There is a lot still to be looked at here before rushing to judgment, especially including how you look at the orbits of the planets geocentrically (as if they were, literally, orbiting around the earth), which varies with retrogradation but has its own ultimate average (and which is not the same as reverting to a heliocentric view). Notwithstanding, it won’t hurt you to look at what’s sixty degrees before and after your Lights, for a start, which may explain some of what you’ve been missing. Look particularly to the interior sextiles between your Lights (within their shortest mutual arc), as the same fundamental principles that govern near and far midpoints seem to apply here. That may tell you which is the more important orbital Lagrange point (4 or 5) for each. Each one is a gravitational point of attraction and rest which resonates with the rest of your chart when any transiting or progressed body occupies it. In fact, what reveals itself is a network of attractor points a sextile ahead and behind each and all of your planets, where important yet unexplained transits will show up again and again. Things are comfortable there and ring the rest of your life like a well-tuned instrument.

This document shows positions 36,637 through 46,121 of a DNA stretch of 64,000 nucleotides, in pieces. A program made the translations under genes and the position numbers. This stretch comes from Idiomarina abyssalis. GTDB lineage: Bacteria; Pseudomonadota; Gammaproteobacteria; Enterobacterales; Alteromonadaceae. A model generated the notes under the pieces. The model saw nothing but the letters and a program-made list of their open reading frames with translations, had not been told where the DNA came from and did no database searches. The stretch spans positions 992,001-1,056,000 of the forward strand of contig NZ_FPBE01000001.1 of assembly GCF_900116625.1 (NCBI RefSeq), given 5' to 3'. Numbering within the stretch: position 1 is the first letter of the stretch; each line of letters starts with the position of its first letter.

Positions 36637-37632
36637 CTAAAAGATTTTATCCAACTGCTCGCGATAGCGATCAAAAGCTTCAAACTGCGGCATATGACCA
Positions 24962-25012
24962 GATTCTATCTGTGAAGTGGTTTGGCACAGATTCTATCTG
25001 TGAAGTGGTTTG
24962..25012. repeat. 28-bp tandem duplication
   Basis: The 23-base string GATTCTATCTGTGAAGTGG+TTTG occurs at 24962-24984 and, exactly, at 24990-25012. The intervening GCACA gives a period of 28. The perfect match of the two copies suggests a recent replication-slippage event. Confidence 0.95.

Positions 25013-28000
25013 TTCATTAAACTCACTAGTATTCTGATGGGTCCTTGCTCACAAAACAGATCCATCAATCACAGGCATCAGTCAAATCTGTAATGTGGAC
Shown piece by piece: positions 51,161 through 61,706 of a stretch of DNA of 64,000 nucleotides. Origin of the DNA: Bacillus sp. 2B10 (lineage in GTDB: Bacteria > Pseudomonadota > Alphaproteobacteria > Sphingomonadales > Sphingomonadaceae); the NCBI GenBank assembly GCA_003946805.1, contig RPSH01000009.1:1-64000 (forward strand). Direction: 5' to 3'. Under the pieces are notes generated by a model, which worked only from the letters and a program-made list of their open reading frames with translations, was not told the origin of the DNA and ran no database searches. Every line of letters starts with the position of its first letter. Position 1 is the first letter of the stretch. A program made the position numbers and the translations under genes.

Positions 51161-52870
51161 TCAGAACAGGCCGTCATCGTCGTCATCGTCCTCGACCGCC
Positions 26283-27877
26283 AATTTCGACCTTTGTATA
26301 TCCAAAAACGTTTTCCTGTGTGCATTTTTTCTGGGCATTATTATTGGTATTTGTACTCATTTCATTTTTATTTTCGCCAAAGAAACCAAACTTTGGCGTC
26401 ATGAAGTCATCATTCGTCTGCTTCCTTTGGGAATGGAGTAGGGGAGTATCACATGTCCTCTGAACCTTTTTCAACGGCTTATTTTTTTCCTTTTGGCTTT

U.S.A. chart (left) with Lagrange points for all planets. Points make shadow clusters of stability in otherwise vacant areas. Right, the five L-points in space are shown with the L4 and L5 relative swaths of influence clustering near the sextile area.